A few weeks ago I went to see Beautiful Creatures. The book blew me away so I figured the movie was worth my ten bucks. Lesson’s learned, from the opening credits to the close no part of the book was left un-violated. I can easily say it was the worst adaptation I’ve ever seen. Which got me thinking, an awful lot of young adult books are making their way to the big screen these days. So how do you know what to see and what to skip?
Below is my breakdown of the good the blah and the Oh No You Didn’ts of the last few years.
The Good: The Perks of Being a Wallflower
Stephen Chbosky’s novel debuted in 1999. I remember because I was in high school at the time and so were the characters. The film version hit theatres in 2012 and despite the huge generation gap between teens of the nineties and teens today the movie is as relatable to teens today as it was to me back then. I’ll confess that I don’t remember the book well enough to know if any minor changes were made but certainly the essence of the story remained the same. This is probably due to the fact that the author himself wrote the screenplay. If you haven’t read a good book lately, pick this one up. If you’re too busy to read, pick up the movie, because in this rare case one is as good as the other.
The Blah: The Twilight Series
If you liked the books you probably liked a few of the movies. The first was pretty funny, whether that was intentional or not remains debatable. Was it true to the book? Not always, but did that hurt them at the box office? I’m gonna go with no. What’s unique about the movie adaptations of Stephanie Meyer’s series is that they can be enjoyed with or without having read the books. Something about giant digital werewolves, shirtless men and good-looking British guys makes for box office gold. Go figure.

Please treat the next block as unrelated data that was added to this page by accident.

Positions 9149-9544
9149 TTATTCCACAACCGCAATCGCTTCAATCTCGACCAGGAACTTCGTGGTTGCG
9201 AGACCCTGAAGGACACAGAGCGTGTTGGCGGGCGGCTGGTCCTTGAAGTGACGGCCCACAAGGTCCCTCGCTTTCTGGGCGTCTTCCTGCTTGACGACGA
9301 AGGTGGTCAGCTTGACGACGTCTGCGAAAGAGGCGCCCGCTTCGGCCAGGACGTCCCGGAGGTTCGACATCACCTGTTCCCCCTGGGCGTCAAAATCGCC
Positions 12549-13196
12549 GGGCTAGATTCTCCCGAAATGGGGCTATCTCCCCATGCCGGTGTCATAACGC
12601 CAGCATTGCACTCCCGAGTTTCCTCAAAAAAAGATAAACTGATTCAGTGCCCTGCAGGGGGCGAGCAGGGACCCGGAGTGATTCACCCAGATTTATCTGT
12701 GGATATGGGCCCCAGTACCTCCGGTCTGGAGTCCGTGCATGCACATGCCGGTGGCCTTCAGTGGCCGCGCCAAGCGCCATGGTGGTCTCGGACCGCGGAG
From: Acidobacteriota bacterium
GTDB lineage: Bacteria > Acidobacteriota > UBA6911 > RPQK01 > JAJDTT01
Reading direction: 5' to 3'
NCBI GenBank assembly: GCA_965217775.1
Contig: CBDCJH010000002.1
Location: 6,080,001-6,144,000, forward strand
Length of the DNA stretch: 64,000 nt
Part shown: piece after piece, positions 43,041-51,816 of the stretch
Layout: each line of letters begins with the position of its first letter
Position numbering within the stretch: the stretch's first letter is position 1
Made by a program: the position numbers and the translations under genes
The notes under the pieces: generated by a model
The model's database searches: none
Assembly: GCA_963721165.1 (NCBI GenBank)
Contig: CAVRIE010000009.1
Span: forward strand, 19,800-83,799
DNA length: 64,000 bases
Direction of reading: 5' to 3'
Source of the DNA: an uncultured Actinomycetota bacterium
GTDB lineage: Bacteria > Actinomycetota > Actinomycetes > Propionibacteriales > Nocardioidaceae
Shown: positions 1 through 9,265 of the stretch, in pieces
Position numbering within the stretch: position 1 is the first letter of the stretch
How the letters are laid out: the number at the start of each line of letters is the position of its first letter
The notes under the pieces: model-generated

Oh No You Didn’t: Beautiful Creatures
I’ve already mentioned that this one didn’t suit me, but let me explain why. It’s not that the movie is bad. If I had never read the book I might have liked the movie. The problem is that the book is good—great even—so doing it justice would require some dang good screenwriting, which is exactly what the movie lacked. Adapting a 400-plus-page novel into a 124-minute movie couldn’t have been an easy task. Things had to be cut, but unfortunately the things that the writers chose to cut stole the humor, pacing, and charm from the final product.
2013 has a pretty impressive line up of adaptations in the works. I'm hoping for the best but Beautiful Creatures has left me more than a little jilted. Keep your eye out for the following:
Cassandra Clare’s Mortal Instruments (August )
Stephanie Meyer’s The Host (March )
Rick Riordan’s The Sea of Monsters (August)
Orson Scott Card’s Ender’s Game (November)